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New ATM Policies in India and Venezuela Could Be Boon for Bitcoin

Last Updated March 4, 2021 4:52 PM
Justin OConnell
Last Updated March 4, 2021 4:52 PM

Venezuela has ordered severe limits on bank withdrawals less than a week after India made changes to its cash currency precipitating long lines at the nation’s ATMs. Both of these government actions have led to an increase in interest on the digital currency, Bitcoin.

Venezuela’s Superintendency of Banking Sector Institutions (Sudeban) forbade public and private banks from dispensing more than US $5.26 per day cash from branches or ATMs.

Sudeban allows a maximum of four transactions allowing the withdrawal of up to approximately US $5. In the midst of crisis, Venezuela’s inflation has reached more than 750 percent and is expected to go much higher. Cash is a necessity because of the inflation, but now the cash cannot be withdrawn, and Venezuelans suspect the government is trying to avert a bankruptcy. The Central Bank of Venezuela promised new banknotes beginning December 15, but has imitated this will be a slow process.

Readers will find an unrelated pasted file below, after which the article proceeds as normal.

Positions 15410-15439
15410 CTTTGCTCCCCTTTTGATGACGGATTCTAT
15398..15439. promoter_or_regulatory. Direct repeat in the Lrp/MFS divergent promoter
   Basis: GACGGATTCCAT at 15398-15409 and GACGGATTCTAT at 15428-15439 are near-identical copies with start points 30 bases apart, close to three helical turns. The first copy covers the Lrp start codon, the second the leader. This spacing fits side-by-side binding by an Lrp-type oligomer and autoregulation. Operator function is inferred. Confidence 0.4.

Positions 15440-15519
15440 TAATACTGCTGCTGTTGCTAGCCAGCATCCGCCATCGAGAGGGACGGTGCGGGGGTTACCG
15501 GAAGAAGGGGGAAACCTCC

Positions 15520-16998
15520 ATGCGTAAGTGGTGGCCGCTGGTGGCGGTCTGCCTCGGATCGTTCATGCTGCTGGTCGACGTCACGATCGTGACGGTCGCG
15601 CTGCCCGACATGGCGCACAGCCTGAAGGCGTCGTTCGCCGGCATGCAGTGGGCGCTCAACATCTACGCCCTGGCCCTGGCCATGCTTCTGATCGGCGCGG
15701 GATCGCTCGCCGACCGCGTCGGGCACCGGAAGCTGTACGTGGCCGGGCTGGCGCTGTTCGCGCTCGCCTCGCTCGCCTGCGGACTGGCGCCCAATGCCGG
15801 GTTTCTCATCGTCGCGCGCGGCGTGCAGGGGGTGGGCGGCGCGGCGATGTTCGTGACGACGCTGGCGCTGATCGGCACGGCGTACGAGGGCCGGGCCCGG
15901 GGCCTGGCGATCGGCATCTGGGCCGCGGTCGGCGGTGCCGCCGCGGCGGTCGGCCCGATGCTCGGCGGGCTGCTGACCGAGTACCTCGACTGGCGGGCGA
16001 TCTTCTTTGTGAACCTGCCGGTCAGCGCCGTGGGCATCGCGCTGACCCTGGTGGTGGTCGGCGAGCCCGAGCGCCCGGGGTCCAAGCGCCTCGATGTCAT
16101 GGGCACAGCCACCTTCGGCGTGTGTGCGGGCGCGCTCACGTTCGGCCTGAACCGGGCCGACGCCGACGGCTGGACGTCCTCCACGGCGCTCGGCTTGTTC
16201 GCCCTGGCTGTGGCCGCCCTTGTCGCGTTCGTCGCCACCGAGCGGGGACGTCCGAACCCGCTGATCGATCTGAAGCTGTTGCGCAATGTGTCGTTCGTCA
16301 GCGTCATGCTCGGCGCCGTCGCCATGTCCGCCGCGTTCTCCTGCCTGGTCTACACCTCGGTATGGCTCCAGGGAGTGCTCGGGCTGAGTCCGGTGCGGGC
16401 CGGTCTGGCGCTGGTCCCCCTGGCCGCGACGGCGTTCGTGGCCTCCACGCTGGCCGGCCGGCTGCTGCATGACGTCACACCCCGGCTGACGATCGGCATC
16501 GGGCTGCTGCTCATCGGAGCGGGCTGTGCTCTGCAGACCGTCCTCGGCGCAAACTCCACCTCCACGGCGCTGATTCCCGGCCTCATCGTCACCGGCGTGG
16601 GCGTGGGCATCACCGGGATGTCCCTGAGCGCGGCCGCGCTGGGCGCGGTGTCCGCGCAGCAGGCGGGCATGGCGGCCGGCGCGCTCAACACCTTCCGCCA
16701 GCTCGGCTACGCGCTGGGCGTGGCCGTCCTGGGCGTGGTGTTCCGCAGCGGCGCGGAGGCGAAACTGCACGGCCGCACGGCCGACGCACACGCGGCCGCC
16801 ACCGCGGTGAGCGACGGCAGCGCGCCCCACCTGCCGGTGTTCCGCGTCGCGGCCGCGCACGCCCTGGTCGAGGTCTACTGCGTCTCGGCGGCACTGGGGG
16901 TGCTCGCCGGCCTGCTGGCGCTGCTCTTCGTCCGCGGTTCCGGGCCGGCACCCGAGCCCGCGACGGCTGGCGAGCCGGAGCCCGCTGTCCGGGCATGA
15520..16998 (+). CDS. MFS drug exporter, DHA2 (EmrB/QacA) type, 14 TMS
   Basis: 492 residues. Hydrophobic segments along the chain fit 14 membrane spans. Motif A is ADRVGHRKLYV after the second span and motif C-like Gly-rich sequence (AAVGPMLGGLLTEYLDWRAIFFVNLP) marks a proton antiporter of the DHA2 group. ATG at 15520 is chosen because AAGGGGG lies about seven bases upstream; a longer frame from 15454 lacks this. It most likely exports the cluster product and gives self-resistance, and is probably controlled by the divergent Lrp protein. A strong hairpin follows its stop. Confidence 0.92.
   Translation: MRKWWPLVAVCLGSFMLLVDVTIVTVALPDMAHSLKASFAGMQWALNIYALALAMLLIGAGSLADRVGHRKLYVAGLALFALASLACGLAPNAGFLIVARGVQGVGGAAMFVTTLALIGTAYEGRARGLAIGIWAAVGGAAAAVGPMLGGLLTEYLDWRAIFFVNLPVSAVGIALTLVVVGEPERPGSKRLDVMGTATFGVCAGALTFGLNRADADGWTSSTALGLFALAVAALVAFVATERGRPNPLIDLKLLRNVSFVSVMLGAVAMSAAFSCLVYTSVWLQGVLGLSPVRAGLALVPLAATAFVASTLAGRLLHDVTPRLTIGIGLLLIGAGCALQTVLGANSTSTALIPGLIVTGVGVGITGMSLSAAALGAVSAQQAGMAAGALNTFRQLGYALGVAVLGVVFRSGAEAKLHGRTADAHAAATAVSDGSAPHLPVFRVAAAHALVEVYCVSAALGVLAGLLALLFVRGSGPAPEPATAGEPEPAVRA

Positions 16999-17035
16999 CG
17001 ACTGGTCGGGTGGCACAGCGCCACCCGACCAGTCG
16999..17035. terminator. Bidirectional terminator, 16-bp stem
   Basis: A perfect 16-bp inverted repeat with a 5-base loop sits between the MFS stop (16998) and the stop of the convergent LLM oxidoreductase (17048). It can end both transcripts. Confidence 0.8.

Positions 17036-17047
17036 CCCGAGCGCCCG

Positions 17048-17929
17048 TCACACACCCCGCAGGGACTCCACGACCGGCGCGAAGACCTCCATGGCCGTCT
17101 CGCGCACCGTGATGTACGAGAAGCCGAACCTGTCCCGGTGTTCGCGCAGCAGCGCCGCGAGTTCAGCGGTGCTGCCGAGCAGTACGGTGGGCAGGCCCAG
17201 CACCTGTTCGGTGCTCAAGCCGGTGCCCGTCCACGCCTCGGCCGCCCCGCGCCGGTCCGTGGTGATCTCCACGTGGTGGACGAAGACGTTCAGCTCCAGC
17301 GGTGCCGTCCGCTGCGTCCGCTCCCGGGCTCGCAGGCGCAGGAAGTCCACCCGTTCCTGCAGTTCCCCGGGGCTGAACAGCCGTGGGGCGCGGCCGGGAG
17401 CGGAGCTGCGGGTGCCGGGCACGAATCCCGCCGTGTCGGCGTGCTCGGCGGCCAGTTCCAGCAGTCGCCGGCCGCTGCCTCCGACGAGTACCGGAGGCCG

The currency crisis has led to Bitcoiners in the country to start discussing the virtues of a bolivar that can be exchanged in a decentralized way on online Bitcoin forums.


The ATM withdrawals in Venezuela led to an increase in the Bitcoin price in the world’s worst-performing economy. The International Monetary Fund estimates Venezuela’s gross domestic product will decrease 10 percent in 2016 and its inflation rate will reach 720 percent. In 2017, the inflation rate could reach 2,200 percent, and, in 2018, 3,000 percent. The government has spent more than it can borrow.

The Indian Government did not increase the ATM withdrawal  limit to Rs 4,000 a day as it planned to do this weekend as most ATMs are not ready to dispense new 500 and 2,000 notes.


In India, where the goal has been to crack down on black money, because India loses billions in cash every year in taxes. The banning of 500 and 1000 rupee notes led  to long lines outside of ATMs and bank offices.  Since ATMs are filled with 100 rupee notes, they run out right away. Public ire has been increasing in days since the announcement, and reports demonstrate that inquiries for Bitcoin are increasing in a country historically big on buying gold.

As reported previously, inquiries online for “buy bitcoin” and “bitcoin” have been increasing in India. The same holds true in Venezuela.


 In past economic crisis, bitcoin has often been a main benefactor, as seen perhaps mots notably in the Cypriot Financial Crisis and the Greek debt crisis. While there are various barriers to entry for the digital currency, when a nation’s cash becomes so inconvenient to use, there’s no doubt youth worldwide will look into alternative means, and there’s no shortage of Bitcoin propaganda to convince them to adopt it.